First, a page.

This is something that has plagued me for some time. (While I do not agree that the smaller the cup the tastier) I find the normal sized cups have the perfect peanutbutter to chocolate ratio.
I am glad that you took the time to do this experiment in the love of Reese's. ^_^

Marvin8 said...

You really shouldn't use terms like "normal size" here. It's much more useful to state the oz. size so that we know what you're specifically referring to. .55 "snack size" is the clear winner for me.

April Dawn said...

I suppose they taste better to those who enjoy Hershey's Chocolate but personally I only eat them because I can't manage to get everything together to make my own Peanut Butter Cups with Crunchy Peanut Butter. Honestly to me the Big Cups taste best because I love Peanut Butter.

Also they have a Mini version now that is smaller than the Miniatures and is even stronger on the chocolate. I tried them today because they were 2 for 3 bucks at my local convenience store.

Cosmic said...

You could have figured this out mathematically as well. For any given object (regardless of shape) the larger it gets, the smaller its surface area to volume ratio. So for any given choclate thickness, the larger the cup, the smaller the chocolate to peanut butter ratio. But the added information about increased thickness of chocolate is nice to know too though, since it actually exacerbates the situation.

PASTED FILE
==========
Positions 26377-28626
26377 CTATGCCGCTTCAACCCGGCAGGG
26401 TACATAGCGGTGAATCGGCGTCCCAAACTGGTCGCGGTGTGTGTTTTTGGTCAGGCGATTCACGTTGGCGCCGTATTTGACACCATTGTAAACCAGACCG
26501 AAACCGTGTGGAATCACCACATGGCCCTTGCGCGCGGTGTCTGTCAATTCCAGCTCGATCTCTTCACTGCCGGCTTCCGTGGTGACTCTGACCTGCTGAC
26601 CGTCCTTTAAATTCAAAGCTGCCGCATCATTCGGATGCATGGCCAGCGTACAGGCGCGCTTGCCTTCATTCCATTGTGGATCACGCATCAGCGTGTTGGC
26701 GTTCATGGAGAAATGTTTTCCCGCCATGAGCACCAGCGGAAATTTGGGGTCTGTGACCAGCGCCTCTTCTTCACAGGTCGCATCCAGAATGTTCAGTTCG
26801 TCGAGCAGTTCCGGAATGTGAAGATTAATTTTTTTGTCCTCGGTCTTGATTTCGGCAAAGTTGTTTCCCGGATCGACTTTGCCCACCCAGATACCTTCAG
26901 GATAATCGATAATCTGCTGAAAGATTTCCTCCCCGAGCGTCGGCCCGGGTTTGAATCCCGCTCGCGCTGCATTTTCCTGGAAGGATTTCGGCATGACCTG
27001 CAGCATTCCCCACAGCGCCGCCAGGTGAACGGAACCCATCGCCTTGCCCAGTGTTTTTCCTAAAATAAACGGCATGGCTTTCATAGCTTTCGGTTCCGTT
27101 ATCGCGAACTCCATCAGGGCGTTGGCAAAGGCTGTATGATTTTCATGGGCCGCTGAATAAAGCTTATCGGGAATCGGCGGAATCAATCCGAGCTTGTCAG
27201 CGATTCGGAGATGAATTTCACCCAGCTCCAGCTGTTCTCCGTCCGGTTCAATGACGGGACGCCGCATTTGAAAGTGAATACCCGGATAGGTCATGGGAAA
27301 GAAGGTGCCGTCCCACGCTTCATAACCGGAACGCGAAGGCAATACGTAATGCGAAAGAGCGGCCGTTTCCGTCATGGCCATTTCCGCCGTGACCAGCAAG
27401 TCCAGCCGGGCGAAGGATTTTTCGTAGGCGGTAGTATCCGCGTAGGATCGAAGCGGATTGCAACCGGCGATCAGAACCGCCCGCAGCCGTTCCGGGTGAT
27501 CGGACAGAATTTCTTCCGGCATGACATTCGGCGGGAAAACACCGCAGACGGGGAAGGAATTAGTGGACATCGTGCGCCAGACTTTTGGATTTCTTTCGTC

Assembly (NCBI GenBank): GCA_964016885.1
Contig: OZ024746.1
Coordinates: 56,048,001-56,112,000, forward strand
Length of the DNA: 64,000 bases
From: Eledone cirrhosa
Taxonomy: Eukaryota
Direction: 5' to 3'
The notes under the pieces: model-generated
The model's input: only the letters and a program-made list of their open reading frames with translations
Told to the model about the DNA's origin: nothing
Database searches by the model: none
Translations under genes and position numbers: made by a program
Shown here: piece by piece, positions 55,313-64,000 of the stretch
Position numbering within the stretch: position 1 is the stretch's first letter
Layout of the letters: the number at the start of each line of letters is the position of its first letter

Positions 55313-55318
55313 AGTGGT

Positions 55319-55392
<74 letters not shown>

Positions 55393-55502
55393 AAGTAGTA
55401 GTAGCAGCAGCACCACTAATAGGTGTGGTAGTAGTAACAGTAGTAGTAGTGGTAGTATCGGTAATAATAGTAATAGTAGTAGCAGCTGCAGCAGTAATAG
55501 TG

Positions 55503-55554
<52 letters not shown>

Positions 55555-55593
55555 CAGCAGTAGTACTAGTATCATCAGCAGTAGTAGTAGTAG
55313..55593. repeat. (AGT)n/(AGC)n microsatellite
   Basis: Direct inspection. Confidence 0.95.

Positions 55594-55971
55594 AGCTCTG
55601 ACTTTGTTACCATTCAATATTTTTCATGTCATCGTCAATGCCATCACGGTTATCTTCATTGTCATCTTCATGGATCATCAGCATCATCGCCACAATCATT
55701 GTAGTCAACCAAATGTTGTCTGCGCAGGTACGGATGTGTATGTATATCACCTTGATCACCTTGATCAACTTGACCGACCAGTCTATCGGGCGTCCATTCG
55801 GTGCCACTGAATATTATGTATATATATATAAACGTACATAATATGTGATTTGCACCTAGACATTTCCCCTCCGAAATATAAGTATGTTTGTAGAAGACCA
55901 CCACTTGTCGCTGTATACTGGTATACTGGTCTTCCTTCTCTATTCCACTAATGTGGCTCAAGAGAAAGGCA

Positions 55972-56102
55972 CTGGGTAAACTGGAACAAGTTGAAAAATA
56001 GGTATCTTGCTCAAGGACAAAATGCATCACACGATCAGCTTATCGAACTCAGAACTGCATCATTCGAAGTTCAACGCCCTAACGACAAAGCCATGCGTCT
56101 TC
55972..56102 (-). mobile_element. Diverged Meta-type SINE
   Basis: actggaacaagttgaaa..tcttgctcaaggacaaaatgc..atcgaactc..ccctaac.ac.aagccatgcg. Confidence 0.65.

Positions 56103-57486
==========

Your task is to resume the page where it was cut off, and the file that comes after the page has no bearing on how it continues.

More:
Anthony said...

Well I learned something new today. Thanks!

Emperor said...

The experimenters (kudos for the effort) did not take into consideration the extra effort-to-gratification-ratio required to take off the wrappers of those mini-cups. IMHO, it offsets their superior chocolate-peanut ratio ever so slightly - so my vote is still for the normal size ones.

Emperor said...

The experimenters (kudos for the effort) did not take into consideration the extra effort-to-gratification-ratio required to take off the wrappers of those mini-cups. IMHO, it offsets their superior chocolate-peanut ratio ever so slightly - so my vote is still for the normal size ones.